Pro-tobacco messages smolder in young minds

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Inside a convenience store, a young adult buys a soft drink and snack while looking askance at a pro-tobacco advertisement before paying the cashier and heading out the door.

No tobacco is purchased. So what's the problem?

A Pittsburgh-based study has found that exposure to pro-tobacco ads and media messages can smolder in the younger brain like a lit cigarette. But the real surprise is that one pro-tobacco message can heighten the young adult's attention to smoking for up to seven days.

Yes, cigarette and tobacco ads work -- and for a longer span than previously thought.

That's the takeaway message of a Rand Corp. study published today in the Journal of Adolescent Health.

"We were surprised at how long the influence of pro-smoking messages lasted," said Steven Martino, Rand senior behavioral scientist. "This suggests that it isn't something that is fleeting. It can be something long-lasting. We detected an increase in intentions to smoke at the time they were exposed, with increased attention to it for up to seven days."

Concern doesn't end once the young adult leaves the store.

"This study confirms our beliefs that the [younger] population is vulnerable and primed to respond positively to messages that give them permission to step outside the boundaries that have been set for them," said Tim Cline, senior director of clinical training and development for the UPMC Health Plan. "Just a single exposure to a tobacco message can derail them from intentions not to smoke and impact them for seven days, by the measures of this study.

"What's really scary is to think that while the tobacco industry may not have done this exact study, they know the information well and have been leveraging it for some period of time with images coming through action and thriller movies and sporting events -- and by socializing tobacco with hookah bars and cigarettes flavored with bubble gum and tutti-frutti that says, 'Kids, this is for you.' "

Rand says 18- to 25-year-olds use tobacco at a rate nearly 50 percent higher than either high school seniors or adults older than 26. Prior research shows that greater exposure to pro-smoking messages raises the risk that young adults will experiment with smoking or progress to regular tobacco use.

"Our study provides evidence about how that happens," said Claude M. Setodji, lead author and senior statistician at Rand, a nonprofit that does research and analysis on public issues with a focus on public policy.

The 1970 Public Health Cigarette Smoking Act bans television and radio advertising of tobacco products, but the industry has many venues to advertise its products. On Thursday, the Great American Smokeout will be held, an annual event sponsored by the American Cancer Society to encourage people to attempt to quit smoking.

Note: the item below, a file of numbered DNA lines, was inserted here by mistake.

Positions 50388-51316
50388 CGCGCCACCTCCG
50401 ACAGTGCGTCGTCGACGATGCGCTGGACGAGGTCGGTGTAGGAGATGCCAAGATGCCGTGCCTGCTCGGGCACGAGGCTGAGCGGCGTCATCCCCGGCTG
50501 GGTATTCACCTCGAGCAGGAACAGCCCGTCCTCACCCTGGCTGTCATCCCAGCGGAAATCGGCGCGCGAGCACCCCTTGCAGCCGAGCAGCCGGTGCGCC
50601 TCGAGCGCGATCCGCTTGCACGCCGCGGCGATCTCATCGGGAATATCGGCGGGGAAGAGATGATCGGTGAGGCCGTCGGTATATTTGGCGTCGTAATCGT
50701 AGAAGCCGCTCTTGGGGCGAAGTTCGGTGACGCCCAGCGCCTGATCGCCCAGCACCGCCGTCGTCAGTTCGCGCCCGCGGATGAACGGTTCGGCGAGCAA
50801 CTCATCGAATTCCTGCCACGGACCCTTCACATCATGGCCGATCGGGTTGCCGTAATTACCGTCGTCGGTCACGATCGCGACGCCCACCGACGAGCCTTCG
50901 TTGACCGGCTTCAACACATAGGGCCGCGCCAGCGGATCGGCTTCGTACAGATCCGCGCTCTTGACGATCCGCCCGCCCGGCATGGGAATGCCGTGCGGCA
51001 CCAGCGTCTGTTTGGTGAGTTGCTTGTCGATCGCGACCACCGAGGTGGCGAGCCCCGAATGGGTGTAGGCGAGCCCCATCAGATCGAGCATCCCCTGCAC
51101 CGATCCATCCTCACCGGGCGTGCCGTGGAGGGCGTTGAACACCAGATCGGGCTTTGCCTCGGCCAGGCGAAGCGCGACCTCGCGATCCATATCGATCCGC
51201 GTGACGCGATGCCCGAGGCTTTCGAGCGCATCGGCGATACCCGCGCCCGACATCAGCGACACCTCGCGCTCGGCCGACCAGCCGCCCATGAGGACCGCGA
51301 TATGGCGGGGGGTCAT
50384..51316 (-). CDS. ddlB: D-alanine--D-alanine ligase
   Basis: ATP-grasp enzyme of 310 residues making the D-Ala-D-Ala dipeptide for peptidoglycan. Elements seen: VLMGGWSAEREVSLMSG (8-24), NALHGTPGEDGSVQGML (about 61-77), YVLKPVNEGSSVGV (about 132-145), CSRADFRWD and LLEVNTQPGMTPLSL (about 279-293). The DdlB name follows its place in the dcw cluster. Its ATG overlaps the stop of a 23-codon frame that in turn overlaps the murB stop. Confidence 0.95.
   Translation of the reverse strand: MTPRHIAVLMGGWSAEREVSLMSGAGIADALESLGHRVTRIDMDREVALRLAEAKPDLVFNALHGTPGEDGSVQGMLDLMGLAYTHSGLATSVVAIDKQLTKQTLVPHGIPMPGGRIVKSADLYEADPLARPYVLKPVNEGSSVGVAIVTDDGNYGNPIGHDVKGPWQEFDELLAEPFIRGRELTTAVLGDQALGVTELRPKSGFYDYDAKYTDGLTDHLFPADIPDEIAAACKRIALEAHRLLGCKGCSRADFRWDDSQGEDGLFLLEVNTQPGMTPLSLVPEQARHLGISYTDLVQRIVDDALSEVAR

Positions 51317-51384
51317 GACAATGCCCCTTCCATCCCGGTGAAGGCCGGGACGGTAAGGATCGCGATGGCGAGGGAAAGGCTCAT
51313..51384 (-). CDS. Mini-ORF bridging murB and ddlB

The Rand study included 134 college students, 18 to 24 years old, and included smokers and nonsmokers. Each was given a hand-held device to document exposure to pro-smoking advertisements or messages for three weeks during the regular course of the day. Upon each exposure, the participant recorded his or her inclination to smoke and ability to refuse tobacco. The device also prompted reactions at times when they were not exposed to pro-tobacco messages.

Participants reported 1,112 total exposures to pro-tobacco media messages during the three weeks -- more than eight times each.

The findings also suggest that continued exposure to pro-tobacco messages can have a cumulative effect and boost a person's inclination to smoke, Mr. Martino said. "This could explain why exposure to these media messages can have an enduring effect on people's attitudes and behaviors toward smoking."

Smoking among the nation's youth declined from 2011 and 2012, but consumption of nonconventional tobacco products, such as electronic cigarettes and water pipes known as hookahs, increased.

Mr. Cline, who holds a doctoral degree in clinical psychology, said cigarette smoking is the single most preventable cause of premature death and disability.

"This is the first study of its genre to look at the effect of smoking in the media in real, live situations, not in the laboratory," he said. "It is the first up-close and personal study of what's really happening in that age group, and the results are a little frightening."


David Templeton: dtempleton@post-gazette.com or 412-263-1578.

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